Chango was a total underdog coming in, because of his high number of losses, but he proved he was no pushover when he took control of the fight early. Ramos had a slight height and reach advantage, but Carmona managed to offset that by staying on top of him from the get go. In round 4, he first bloodied the nose of Ramos with a stiff left and then dropped him on his trunks with a right to the jaw. He again put Mando down twice in round 5 with body blows, before Ramos had a brief comeback in round 7 and boxed well, but in round 8 it all came to a brutal end as a left hook from Carmona had Ramos reeling and a follow up brutal assault made the ref step in and wave it off at 1:48. Ramos was a bloody and helpless mess and there had hardly been a more brutal and unexpected dethroning ever before. Years later, Chango said:"For me it was very special and important to fight on 15th September. I remember shouting for joy after I beat Ramos and captured the world title in front of all the Mexican fans in the Los Angeles Coliseum. That win wasn't just for me, it was for Mexico as well." 

But, the fairytale would soon turn into a nightmare, as Chango was forced to defend only two months later, or not even two months precisely, which was hardly fair-and against a top ranked fighter, Rodolfo "El Gatto" Gonzalez. Gonzalez had studied him by watching him spar and discovered that he had this weakness-he didn't like to be bullied himself, he couldn't take it as well. So, when the two faced off each other at the Sports Arena in LA on 10 November, Gonzalez took the offensive from the start and hammered Carmona relentlessly and frequently beat him to the punch. It became a very one-sided fight and a poor showing from the new champion, who retired after 12 rounds of beating in his corner. Gonzalez' last fight before this was 3 months ago, so he was 1 month fresher, but despite all that, he simply had the right gameplan to beat Carmona. This one-sided loss pretty much ended Chango's prime and he lost his next fight to 24-0 Jimmy Heair on points, before also getting knocked out by Shinichi Kadota in 7 rounds, with a right hook. That fight was in Honolulu, 31 July 1973. What is interesting is that after the fight, the president of Hawaiian boxing commission Bobby Lee asked for a urine test to determine whether Carmona had been drugged.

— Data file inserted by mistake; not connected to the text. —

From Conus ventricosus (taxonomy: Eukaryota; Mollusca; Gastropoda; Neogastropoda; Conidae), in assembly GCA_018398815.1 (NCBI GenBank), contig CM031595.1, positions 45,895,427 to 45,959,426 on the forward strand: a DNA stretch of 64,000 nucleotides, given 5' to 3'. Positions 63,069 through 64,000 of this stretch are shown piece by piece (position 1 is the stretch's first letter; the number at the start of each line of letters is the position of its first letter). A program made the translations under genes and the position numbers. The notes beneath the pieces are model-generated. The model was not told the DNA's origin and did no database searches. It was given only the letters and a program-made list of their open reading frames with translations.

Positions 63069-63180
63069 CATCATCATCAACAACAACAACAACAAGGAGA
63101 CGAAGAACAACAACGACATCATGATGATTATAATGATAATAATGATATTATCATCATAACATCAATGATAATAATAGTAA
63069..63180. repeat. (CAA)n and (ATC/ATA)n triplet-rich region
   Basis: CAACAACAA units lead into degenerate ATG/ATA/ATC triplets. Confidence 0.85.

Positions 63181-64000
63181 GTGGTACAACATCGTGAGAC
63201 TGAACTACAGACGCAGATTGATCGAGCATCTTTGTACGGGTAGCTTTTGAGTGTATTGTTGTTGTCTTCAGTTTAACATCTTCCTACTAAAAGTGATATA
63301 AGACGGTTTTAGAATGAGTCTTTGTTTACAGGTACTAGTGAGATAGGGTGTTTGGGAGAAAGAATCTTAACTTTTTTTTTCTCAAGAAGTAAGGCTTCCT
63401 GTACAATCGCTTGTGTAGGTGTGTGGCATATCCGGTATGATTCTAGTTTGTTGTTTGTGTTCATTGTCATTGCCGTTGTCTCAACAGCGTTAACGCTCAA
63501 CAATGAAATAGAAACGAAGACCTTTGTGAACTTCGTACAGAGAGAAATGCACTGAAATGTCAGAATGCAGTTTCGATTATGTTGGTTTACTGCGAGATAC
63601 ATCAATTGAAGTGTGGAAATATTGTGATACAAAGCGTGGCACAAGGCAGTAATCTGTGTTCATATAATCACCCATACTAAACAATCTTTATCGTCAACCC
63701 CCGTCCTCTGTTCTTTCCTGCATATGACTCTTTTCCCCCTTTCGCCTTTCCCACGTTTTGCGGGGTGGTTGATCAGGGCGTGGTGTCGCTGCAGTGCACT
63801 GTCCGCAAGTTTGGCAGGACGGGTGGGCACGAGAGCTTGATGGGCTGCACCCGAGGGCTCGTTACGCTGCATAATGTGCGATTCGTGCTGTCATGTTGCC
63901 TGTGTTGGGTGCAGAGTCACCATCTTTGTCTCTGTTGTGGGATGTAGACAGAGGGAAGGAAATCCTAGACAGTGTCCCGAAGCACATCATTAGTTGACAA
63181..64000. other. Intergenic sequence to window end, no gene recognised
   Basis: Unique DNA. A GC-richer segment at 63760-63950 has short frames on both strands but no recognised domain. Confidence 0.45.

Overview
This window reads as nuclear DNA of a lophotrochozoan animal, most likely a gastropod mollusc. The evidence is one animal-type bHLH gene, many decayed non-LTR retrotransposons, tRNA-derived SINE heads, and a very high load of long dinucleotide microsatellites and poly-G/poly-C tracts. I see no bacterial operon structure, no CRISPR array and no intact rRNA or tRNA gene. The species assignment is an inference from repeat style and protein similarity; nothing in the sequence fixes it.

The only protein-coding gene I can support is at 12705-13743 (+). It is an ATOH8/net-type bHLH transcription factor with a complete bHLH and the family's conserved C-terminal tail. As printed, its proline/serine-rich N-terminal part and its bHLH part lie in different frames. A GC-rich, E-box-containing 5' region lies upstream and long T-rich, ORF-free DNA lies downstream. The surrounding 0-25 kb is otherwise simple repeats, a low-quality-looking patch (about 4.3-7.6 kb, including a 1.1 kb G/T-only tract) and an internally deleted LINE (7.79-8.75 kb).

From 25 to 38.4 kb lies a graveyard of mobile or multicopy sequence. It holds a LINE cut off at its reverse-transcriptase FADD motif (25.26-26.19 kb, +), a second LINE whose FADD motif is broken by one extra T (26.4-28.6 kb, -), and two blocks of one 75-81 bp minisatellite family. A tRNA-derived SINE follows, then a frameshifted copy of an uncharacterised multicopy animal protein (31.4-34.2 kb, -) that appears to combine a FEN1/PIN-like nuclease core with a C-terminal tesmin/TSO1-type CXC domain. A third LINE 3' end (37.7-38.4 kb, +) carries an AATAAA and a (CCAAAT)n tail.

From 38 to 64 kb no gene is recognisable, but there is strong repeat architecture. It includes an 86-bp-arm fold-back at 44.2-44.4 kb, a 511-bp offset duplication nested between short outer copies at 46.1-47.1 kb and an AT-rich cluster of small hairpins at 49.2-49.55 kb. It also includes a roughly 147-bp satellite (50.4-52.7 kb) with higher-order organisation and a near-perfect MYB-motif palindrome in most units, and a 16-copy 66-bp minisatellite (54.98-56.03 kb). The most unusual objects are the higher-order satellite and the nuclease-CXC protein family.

After winning 2 easy fights by knockout in 1975, Carmona retired. He came back for one more fight in 1979, where he took on the debuting Francisco Candela at 160 pounds and won by KO 2. He was 35 when he finally retired. He was a brawler who at his best was a world class fighter, as he managed to get the best of the world class Mando Ramos and pretty much ruined him as a fighter, as Ramos would never again fight for a world title or the same way as before. He was sheer force and aggression in the ring, he could hit hard and take a good punch, despite also getting knocked out a few times, but only once for real in his prime. Today, he is remembered as a the guy who ended Mando Ramos' prime and as the first Mexican to become the champion on Independence Day weekend. 

image.png.5cd82abdcf01084ea02b68357043e5f3.png

  • Like 1
  • Thanks 2
Link to comment
Share on other sites

6 hours ago, LondonRingRules said:

--- Good fan fav fighter, but a street kid without discipline who couldn't keep it together like most talented fighters.

Good write up, Boz. You'd like him if he was fighting today.

Chango vs Teo, and so who you got?

Really couldn't say...

Link to comment
Share on other sites

Create an account or sign in to comment

You need to be a member in order to leave a comment

Create an account

Sign up for a new account in our community. It's easy!

Register a new account

Sign in

Already have an account? Sign in here.

Sign In Now
 Share

×
×
  • Create New...